Gabriel Byrne on auditions
“It’s important to present oneself as relaxed and confident..”
Gabriel Byrne commented that the audition process “is really a most inadequate way to determine if an actor is right or not for a particular role.
“Unfortunately, it’s a situation that most actors have to accept.
“Work on developing an unshakable trust in yourself and your talent.
“It’s important to present oneself as relaxed and confident even when you don’t feel it.”
From the book: How to Get the Part… Without Falling Apart! by Margie Haber
More Books: acting
[Photo from Gabriel Byrne: ‘Brooding? I don’t even know what that means’, The Guardian.]
Too much of a good thing
In her LAcasting.com article Relax into acting, Colleen Wainwright notes,
“It’s great to have a little fire in your belly. But if you’re reading this, my guess is that your problem, if you have one, lies in the other direction.
“Because too much ambition, ferocity, gung-ho-ness is death to good acting, bad for the health, and not particularly attractive in an audition situation either.”
She adds, “We’ve all seen it: that high-strung actor who’s so intent on saying his next line, he’s barely listening for his cue.
“Or maybe (ahem) you’ve actually been that person on stage, having a scene go by you in a blur, kicking yourself for letting the scene play you instead of the other way around.
“For the speed-meisters, the simplest, easiest ‘hack’ to help you regain control of yourself in the moment is literally to stop yourself ever so briefly before responding in a scene.
“Take a beat and take in your partner, or, if it’s a monologue, the situation; let yourself check in with how you’re feeling and how your partner is feeling before moving on.”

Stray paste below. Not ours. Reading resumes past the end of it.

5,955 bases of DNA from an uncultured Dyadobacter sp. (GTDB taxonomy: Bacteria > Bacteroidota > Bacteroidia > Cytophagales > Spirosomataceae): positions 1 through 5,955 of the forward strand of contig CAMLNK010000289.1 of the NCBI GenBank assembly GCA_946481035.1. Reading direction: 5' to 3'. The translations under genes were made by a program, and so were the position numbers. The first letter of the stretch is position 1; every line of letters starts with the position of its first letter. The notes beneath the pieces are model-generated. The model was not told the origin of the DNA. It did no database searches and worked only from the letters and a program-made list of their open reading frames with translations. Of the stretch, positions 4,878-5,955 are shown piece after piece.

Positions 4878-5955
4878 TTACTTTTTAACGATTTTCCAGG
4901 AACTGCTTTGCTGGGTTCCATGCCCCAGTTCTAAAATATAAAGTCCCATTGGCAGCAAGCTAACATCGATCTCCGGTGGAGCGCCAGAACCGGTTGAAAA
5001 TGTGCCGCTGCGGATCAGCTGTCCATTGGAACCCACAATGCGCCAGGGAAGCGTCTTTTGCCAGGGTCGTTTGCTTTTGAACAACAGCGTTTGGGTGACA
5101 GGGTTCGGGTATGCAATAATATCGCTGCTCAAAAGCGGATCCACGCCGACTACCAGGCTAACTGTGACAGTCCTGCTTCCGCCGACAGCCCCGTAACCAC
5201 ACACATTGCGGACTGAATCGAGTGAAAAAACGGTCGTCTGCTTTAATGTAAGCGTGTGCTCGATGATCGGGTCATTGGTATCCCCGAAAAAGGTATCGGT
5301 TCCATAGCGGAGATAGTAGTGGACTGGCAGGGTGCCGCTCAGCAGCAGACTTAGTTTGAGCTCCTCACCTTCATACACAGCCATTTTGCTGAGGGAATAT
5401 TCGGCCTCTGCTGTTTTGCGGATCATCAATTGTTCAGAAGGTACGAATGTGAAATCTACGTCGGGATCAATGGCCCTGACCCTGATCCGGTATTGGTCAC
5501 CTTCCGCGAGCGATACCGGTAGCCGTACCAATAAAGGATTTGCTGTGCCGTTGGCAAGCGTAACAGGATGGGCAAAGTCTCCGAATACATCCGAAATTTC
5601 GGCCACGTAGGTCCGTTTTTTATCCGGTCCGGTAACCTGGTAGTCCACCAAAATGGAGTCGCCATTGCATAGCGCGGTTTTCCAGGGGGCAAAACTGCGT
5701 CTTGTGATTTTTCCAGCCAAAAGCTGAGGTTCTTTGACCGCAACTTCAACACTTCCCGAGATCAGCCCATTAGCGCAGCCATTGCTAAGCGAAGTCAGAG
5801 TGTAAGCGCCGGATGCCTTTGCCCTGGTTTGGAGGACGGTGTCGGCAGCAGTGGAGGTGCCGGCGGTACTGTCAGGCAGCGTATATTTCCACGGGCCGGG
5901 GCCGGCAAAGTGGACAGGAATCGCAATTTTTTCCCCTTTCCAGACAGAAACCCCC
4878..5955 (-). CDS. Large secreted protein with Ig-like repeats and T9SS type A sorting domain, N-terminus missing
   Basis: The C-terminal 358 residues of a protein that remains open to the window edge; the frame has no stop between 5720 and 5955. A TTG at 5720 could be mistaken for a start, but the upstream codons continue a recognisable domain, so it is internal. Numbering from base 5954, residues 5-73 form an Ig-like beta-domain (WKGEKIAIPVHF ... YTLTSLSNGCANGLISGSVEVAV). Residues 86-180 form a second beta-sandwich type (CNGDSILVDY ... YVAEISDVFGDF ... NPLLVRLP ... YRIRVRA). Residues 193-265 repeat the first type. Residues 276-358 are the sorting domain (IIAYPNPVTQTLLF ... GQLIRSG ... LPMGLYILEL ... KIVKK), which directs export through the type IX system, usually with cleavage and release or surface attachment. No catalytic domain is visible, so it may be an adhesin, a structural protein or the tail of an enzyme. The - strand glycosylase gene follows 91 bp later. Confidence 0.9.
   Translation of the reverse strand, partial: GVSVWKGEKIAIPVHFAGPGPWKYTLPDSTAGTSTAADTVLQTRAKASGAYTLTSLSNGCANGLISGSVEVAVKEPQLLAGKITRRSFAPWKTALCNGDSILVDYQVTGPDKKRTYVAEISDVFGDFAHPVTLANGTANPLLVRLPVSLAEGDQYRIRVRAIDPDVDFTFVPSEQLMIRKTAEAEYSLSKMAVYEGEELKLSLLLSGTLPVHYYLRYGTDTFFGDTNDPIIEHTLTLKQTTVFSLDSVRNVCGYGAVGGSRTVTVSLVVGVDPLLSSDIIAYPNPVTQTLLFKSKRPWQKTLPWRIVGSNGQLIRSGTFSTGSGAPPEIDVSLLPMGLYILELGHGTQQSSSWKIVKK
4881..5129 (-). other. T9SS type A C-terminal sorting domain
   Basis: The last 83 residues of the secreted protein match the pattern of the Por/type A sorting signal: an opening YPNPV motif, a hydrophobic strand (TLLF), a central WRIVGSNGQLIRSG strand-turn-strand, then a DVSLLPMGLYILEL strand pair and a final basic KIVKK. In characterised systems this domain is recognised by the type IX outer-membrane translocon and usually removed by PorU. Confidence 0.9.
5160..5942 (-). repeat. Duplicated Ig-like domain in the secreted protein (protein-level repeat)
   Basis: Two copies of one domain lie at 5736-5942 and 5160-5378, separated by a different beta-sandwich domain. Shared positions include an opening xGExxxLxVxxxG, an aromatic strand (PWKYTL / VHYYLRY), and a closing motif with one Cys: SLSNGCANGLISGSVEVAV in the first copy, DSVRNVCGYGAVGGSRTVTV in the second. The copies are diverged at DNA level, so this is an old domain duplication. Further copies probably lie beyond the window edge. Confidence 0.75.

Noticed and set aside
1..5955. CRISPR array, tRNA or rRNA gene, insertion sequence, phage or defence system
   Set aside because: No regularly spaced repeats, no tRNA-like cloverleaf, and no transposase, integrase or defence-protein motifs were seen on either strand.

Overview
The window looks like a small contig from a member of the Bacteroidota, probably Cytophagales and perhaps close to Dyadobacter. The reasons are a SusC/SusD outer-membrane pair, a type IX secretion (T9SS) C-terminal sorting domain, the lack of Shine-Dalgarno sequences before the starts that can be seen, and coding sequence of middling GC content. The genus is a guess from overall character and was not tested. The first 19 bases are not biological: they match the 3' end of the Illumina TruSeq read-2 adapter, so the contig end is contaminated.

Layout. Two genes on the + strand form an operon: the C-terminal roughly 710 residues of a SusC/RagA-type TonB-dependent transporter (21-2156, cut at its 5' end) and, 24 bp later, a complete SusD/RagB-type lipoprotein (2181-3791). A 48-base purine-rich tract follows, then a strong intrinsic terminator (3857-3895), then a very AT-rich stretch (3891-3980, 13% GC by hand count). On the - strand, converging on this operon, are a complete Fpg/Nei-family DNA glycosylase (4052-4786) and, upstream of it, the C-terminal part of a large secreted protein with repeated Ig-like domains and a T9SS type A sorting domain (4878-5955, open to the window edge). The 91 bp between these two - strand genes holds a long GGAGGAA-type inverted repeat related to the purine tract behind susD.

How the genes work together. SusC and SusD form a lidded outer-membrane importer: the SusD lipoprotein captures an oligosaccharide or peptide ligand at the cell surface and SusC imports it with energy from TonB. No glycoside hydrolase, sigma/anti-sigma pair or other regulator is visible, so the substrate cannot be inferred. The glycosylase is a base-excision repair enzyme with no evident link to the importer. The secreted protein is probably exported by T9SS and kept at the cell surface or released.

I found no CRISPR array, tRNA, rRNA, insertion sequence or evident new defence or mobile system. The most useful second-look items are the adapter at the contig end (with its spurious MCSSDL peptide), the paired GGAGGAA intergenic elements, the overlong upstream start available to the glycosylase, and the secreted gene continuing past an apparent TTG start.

See her article for more suggestions.
Intensity vs anxiety
It isn’t that high energy is “wrong” – and it is sometimes called intensity or excitability.
Giftedness consultant Lesley Sword describes this in her article Overexcitabilities in Gifted Children as “an abundance of physical, sensual, creative, intellectual and emotional energy that can result in creative endeavours as well as advanced emotional and ethical development in adulthood. Overexcitabilities feed, enrich, empower and amplify talent.”
But there seems to be an enduring mythology about creative inspiration and performing as an actor, for example, that it benefits from an “edge” of nervous tension or even anxiety.
Creativity coach and author Eric Maisel, PhD comments in our interview Ten Zen Seconds (about his book) that this really is a false and distorting idea:
“It isn’t at all clear that tension or anxiety is what’s needed for peak performance and lifelong creativity,” he says.
“They may be unavoidable by-products of the difficulties that we face as we try to do large things and connected to our fear of failing, fear of making messes and mistakes, and so on, but they are not beneficial per se.”
Passion without anxiety
“You want enthusiasm, passion, love, curiosity, interest, and so on to inform your work and to exist right in the moment, in the performance moment or the creative moment, while at the same reducing (or eliminating) your fears, worries, anxieties, and so on.
“Creating is not an energy-neutral state: it is a high energy state, with, at its healthiest, enthusiasm and not anxiety driving its engine.”
From my post To create we need high energy – not anxiety.